Still, this research may ultimately yield new avenues for treating various cancers that are driven by the hard-to-target Kras oncogene.

Explore further: Gene linked to pancreatic cancer growth, study finds

Related Stories

Gene linked to pancreatic cancer growth, study finds

January 31, 2012
A mutant protein found in nearly all pancreatic cancers plays a role not only in the cancer's development but in its continued growth, according to a new study from University of Michigan Comprehensive Cancer Center researchers. ...

Mutant Kras drives pancreatic cancer maintenance via metabolic pathways

April 26, 2012
A genetic mutation that drives the initiation of pancreatic cancer also manipulates metabolic pathways to support tumor growth and progression, scientists report in the journal Cell.

EGFR essential for the development of pancreatic cancer

September 15, 2011
The epidermal growth factor receptor (EGFR) gene is essential for KRAS-driven pancreatic cancer development, according to study results presented at the Second AACR International Conference on Frontiers in Basic Cancer Research, ...

Potential treatment target for KRAS-mutated colon cancer found

February 16, 2012
Researchers from the Massachusetts General Hospital (MGH) Cancer Center have identified a new potential strategy for treating colon tumors driven by mutations in the KRAS gene, which usually resist both conventional and targeted ...

KRAS gene mutation and amplification status affects sensitivity to antifolate therapy

April 4, 2012
Testing patients with non-small cell lung cancer for both mutations and amplifications of the KRAS gene prior to therapy may help to predict response to treatment with antifolates, according to the updated results of a preclinical ...

Recommended for you

New study reveals breast cancer cells recycle their own ammonia waste as fuel

October 19, 2017
Breast cancer cells recycle ammonia, a waste byproduct of cell metabolism, and use it as a source of nitrogen to fuel tumor growth, report scientists from Harvard Medical School in the journal Science.

US regulators approve 2nd gene therapy for blood cancer

October 19, 2017
U.S. regulators on Wednesday approved a second gene therapy for a blood cancer, a one-time, custom-made treatment for aggressive lymphoma in adults.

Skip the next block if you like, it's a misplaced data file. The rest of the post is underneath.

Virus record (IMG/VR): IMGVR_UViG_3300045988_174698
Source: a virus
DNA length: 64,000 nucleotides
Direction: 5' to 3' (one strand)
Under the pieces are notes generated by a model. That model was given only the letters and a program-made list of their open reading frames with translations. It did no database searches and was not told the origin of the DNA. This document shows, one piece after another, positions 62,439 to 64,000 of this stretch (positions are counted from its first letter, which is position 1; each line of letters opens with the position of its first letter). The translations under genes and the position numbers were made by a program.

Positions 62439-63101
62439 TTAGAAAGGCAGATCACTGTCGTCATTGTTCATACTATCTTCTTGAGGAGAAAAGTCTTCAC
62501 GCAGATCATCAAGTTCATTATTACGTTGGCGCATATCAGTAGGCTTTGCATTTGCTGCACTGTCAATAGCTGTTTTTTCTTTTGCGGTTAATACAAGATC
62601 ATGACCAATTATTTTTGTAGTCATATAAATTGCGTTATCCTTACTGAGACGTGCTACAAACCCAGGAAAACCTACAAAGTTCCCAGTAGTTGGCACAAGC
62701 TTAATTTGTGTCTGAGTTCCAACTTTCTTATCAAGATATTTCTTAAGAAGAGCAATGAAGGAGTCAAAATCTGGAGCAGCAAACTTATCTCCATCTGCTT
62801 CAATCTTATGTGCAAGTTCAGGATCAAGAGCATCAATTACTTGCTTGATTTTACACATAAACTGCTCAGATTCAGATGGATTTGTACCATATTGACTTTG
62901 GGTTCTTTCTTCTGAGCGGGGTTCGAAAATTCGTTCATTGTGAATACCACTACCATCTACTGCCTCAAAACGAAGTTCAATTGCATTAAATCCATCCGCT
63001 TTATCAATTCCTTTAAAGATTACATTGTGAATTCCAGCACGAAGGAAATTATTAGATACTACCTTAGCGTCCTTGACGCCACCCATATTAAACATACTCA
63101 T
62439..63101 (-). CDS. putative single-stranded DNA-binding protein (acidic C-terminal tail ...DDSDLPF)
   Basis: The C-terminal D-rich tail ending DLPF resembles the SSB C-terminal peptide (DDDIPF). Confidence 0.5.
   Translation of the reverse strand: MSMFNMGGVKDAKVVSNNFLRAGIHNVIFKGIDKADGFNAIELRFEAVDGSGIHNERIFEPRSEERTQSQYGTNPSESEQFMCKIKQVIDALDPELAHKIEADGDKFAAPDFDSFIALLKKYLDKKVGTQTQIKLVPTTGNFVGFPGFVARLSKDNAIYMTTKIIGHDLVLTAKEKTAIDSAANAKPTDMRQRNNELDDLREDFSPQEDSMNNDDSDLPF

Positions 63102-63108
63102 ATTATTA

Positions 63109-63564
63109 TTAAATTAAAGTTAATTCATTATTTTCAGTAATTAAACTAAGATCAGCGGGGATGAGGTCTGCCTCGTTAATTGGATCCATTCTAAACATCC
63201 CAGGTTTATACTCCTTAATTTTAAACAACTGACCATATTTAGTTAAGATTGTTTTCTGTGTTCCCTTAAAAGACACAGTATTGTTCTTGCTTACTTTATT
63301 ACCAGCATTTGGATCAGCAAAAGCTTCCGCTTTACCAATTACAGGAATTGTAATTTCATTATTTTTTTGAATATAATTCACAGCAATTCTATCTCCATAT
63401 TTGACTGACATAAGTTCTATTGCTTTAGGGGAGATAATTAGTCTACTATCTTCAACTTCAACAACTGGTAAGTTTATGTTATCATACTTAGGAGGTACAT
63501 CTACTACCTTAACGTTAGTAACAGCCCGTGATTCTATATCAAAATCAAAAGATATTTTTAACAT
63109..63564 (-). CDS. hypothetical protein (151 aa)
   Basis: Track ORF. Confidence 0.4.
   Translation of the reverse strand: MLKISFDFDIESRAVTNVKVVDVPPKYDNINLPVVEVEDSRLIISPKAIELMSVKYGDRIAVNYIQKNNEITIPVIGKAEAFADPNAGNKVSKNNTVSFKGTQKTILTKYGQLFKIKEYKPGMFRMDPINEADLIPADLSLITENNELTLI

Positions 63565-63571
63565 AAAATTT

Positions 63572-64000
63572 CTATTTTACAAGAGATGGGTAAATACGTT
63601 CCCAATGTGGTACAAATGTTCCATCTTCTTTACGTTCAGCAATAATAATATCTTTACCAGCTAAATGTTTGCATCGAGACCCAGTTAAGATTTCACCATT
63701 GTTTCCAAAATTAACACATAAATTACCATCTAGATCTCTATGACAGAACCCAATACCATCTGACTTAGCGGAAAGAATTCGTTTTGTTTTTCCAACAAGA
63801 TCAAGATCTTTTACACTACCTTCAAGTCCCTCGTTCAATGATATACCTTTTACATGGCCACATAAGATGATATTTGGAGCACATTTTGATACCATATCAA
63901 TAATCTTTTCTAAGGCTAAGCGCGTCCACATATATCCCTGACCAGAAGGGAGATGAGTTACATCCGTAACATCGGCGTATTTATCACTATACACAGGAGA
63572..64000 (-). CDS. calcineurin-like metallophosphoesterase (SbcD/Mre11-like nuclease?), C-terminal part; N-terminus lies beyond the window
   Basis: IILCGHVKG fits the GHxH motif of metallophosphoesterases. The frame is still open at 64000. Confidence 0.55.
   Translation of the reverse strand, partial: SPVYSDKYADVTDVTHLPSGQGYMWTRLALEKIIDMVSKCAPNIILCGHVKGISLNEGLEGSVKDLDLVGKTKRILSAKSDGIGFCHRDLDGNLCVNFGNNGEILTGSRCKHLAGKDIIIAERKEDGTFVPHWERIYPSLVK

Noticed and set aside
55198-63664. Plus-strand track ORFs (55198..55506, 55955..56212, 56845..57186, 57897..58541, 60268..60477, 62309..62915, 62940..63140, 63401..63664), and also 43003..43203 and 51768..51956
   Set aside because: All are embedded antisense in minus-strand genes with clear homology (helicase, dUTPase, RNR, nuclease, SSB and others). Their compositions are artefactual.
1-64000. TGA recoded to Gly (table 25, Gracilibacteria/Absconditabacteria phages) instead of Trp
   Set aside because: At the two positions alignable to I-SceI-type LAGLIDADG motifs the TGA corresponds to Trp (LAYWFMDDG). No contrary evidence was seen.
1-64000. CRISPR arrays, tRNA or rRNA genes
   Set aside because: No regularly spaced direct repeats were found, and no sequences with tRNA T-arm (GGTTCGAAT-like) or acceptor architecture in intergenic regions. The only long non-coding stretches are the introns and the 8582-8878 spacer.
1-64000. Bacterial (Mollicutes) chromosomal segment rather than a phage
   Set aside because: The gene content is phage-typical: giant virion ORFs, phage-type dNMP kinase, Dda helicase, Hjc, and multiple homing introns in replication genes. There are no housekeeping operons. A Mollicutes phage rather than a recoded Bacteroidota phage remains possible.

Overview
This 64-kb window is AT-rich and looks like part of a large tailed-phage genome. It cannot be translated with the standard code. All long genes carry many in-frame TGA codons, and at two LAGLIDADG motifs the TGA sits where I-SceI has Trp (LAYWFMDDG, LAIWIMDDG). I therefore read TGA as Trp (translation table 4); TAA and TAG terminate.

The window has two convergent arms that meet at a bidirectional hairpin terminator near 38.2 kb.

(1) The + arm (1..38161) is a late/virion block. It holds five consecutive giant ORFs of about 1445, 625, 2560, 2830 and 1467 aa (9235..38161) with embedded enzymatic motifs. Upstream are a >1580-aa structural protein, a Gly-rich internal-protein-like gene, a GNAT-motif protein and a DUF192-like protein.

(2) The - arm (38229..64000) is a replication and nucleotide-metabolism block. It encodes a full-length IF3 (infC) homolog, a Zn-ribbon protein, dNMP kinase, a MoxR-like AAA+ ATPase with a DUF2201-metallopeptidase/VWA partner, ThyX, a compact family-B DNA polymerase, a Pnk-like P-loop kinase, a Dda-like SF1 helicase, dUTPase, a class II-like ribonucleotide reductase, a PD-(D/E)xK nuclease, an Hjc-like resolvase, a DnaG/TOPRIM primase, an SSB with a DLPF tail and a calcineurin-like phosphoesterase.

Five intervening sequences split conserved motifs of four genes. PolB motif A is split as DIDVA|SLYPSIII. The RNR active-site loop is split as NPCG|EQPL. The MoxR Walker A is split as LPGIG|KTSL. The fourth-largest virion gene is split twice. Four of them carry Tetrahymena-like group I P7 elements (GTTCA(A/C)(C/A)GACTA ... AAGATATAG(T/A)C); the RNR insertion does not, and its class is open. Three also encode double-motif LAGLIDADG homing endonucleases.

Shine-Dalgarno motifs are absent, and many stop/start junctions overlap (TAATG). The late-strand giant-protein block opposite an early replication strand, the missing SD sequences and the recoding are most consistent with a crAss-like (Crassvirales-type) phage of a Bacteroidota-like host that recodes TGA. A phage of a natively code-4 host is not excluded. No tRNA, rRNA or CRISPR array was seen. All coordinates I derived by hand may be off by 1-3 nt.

New findings explain how UV rays trigger skin cancer

October 18, 2017
Melanoma, a cancer of skin pigment cells called melanocytes, will strike an estimated 87,110 people in the U.S. in 2017, according to the Centers for Disease Control and Prevention. A fraction of those melanomas come from ...

Drug yields high response rates for lung cancer patients with harsh mutation

October 18, 2017
A targeted therapy resurrected by the Moon Shots Program at The University of Texas MD Anderson Cancer Center has produced unprecedented response rates among patients with metastatic non-small cell lung cancer that carries ...

Possible new immune therapy target in lung cancer

October 18, 2017
A study from Bern University Hospital in collaboration with the University of Bern shows that so-called perivascular-like cells from lung tumors behave abnormally. They not only inadequately support vascular structures, but ...

Many pelvic tumors in women may have common origin—fallopian tubes

October 17, 2017
Most—and possibly all—ovarian cancers start, not in ovaries, but instead in the fallopian tubes attached to them.

0 comments

Please sign in to add a comment. Registration is free, and takes less than a minute. Read more

Click here to reset your password.
Sign in to get notified via email when new comments are made.